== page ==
Santos in Oaxaca's Ancient Churches

A study of santos in 16th-century and other churches in Oaxaca, Mexico


By Claire and Richard Stracke
Funded by a grant from the Rockefeller Foundation

In Tlaxiaco:

Bust of the Virgin Mary
Christ carrying the Cross
Our Lady of Guadalupe
Our Lady of Mount Carmel
Our Lady of the Assumption

Our Lady of the Rosary (no photograph)
Unidentified priest

Our Lady of the Assumption

Our Lady of the Assumption:
The figure stands on the crescent moon, which is gold, in an aqua robe and lace veil. The hands are together in prayer, the gaze downward toward the viewer. There is a charming blush to the face. Behind the head is a large gold vertical halo. The crown is also gold in color, and very large. The whole has the look of having been freshly refurbished.

Local Name: La Virgen de la Asunción.

Basis for Identification: Crescent moon, blue mantle.

Other characteristics: Halo, full crown.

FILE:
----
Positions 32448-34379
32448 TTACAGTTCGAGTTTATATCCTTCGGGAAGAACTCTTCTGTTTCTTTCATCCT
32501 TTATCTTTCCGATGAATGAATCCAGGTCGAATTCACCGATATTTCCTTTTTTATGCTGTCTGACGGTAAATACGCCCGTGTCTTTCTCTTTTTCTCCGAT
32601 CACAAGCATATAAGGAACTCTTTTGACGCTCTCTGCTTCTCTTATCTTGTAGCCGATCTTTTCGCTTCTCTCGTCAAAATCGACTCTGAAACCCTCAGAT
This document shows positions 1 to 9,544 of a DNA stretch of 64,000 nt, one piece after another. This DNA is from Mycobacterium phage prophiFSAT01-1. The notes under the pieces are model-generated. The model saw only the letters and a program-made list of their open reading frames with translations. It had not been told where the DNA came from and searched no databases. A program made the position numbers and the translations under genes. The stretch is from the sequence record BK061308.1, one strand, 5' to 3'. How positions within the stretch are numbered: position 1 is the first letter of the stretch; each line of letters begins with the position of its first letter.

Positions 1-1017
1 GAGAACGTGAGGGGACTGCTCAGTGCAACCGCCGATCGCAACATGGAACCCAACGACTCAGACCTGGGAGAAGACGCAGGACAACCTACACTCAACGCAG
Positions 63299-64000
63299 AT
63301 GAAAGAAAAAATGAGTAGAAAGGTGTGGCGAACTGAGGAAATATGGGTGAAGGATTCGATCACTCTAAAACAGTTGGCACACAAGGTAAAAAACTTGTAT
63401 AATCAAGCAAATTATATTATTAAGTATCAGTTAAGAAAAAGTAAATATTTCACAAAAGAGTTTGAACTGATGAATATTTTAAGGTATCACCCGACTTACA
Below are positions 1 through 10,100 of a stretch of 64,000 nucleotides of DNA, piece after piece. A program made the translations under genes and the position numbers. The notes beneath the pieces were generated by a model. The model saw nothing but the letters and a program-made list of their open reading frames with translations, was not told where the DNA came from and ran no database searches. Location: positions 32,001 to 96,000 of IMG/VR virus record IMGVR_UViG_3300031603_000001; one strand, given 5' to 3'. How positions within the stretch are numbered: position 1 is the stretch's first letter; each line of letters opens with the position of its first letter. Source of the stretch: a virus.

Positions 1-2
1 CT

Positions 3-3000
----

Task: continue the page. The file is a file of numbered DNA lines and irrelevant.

Site: Church of the Assumption, Tlaxiaco.

Location: Beneath the central canopy in the apse.

Media and construction: Wood, gesso, paint. Eyes: glass. Hair: wig. Closed mouth.

Size: About feet (75 cm.)

Comparable santos in Oaxaca: Coixtlahuaca, Ejutla1, Ejutla2, Mitla1, Mitla2Teitipac, Tlacolula, Tule.

External Links:
Wikimedia Commons: Statues of the Assumption of Mary in Mexico
Wikipedia: Assumption of Mary
Christian Iconography: The Assumption of the Virgin Mary

Next: Along the south wall, another statue of the Virgin Mary.

Previous santo

Introduction to Tlaxiaco

Santos Home Page

Note: On this site, references to the cardinal directions always assume that the main altar is at the east end of the church, the narthex or entry area at the west end, and the two walls of the nave on the north and south. (The nave is the long central section.) Actual orientations may differ.

The photo shown here is licensed under the Creative Commons Attribution-Share Alike 3.0 Unported license. You are free to share or remix it on two conditions: first, that you attribute it to the photographers, Claire and Richard Stracke, without implying any approval of your work on their part; second, that if you alter, transform, or build upon this photo, you may distribute the resulting work only under the same or similar license to this one